Adherence to prescribed treatment for asthma: evidence from pharmacy benefits data

Craig Jones, Nancy C Santanello, Steve J Boccuzzi, Jenifer Wogen, Peg Strub, Linda M Nelsen
Journal of Asthma 2003, 40 (1): 93-101

BACKGROUND: Failure to use asthma controller medications as prescribed is associated with more asthma-related adverse events. Medication utilization may vary with ease of drug administration, efficacy, and tolerability as well as other factors. We hypothesized that in usual-care clinical practice settings, there would be greater adherence to oral controller than to inhaled controller asthma medications.

METHODS: We compared adherence to newly initiated asthma controller therapy among patients initiating monotherapy with leukotriene receptor antagonists (LTRAs), inhaled corticosteroids (ICS), or inhaled long-acting beta-agonists (ILBA) from March 1998 to July 1999. We measured adherence as the sum of drug supply days between first and last fill dates divided by length of drug therapy. Analyses were stratified by the number of short-acting beta-agonists (SBA) prescriptions per year to control for disease severity.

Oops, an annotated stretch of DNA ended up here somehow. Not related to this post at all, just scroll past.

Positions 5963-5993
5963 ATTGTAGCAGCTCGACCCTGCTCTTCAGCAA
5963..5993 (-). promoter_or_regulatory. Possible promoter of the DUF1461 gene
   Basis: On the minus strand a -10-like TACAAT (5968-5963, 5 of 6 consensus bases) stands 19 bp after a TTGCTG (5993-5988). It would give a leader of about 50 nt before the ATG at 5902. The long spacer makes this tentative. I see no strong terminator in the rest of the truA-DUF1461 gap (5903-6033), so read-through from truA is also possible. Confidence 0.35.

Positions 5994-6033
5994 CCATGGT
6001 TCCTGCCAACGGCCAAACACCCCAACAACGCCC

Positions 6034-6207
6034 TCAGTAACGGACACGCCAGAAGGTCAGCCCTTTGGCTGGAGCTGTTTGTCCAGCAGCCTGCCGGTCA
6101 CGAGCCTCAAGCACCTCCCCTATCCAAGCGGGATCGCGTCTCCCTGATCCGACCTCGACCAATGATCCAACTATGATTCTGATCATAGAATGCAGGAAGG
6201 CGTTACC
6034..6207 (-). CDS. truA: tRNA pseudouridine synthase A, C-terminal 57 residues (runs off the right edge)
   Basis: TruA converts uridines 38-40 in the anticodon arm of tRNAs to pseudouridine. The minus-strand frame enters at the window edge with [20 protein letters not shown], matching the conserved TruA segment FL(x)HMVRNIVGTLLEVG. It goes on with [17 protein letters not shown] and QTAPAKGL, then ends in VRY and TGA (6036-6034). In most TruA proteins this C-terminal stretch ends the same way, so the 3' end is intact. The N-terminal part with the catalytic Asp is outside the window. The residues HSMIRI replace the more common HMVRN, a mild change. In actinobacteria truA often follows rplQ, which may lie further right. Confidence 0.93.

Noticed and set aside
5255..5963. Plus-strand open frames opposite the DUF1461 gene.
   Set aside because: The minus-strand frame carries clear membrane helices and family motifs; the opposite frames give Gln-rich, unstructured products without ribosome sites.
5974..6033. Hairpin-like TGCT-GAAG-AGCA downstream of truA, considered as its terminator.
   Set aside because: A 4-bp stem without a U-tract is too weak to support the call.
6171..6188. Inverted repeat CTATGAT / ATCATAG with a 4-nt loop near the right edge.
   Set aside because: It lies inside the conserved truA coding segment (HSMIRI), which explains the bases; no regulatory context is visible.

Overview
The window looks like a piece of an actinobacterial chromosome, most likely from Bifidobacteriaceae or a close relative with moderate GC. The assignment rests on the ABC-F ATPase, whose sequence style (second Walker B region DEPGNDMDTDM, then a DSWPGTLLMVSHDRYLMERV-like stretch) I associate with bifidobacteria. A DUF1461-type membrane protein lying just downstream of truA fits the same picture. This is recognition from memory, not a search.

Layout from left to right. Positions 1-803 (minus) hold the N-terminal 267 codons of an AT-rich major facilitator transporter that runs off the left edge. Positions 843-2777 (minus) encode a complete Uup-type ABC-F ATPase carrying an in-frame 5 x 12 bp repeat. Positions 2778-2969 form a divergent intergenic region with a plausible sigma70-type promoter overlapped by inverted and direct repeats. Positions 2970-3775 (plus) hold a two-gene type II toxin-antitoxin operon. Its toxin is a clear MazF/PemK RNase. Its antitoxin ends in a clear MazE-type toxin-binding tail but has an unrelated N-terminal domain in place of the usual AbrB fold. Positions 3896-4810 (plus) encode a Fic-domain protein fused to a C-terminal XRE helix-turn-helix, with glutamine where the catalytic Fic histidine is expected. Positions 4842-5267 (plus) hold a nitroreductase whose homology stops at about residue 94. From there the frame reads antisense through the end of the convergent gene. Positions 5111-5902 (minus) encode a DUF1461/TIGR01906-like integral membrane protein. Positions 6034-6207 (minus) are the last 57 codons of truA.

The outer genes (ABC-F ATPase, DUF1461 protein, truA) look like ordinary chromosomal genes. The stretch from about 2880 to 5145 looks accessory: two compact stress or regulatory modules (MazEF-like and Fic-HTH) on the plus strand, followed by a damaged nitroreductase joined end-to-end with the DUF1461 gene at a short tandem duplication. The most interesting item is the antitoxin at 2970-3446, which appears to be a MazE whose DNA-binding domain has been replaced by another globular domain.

RESULTS: Pharmacy claims data from 48,751 subjects (6 to 55 years) were analyzed (mean age 30.4 years; 56% female). Mean adherence to new start monotherapy on LTRA was 67.7%, to ICS was 33.8%, and to ILBA was 40.0%. Adherence to all three controller agents increased with increasing SBA use. The percent of patients persistent to asthma controller monotherapy at both 6 and 9 months was significantly greater among those on LTRA monotherapy than on either ICS or ILBA.

CONCLUSIONS: In clinical practice settings, patients initiating LTRA monotherapy have about twice the adherence as patients initiating ICS or ILBA monotherapy. Because adherence to treatment is a critical component of treatment response, it is important to consider this factor in the prescription of oral vs. inhaled asthma medications.

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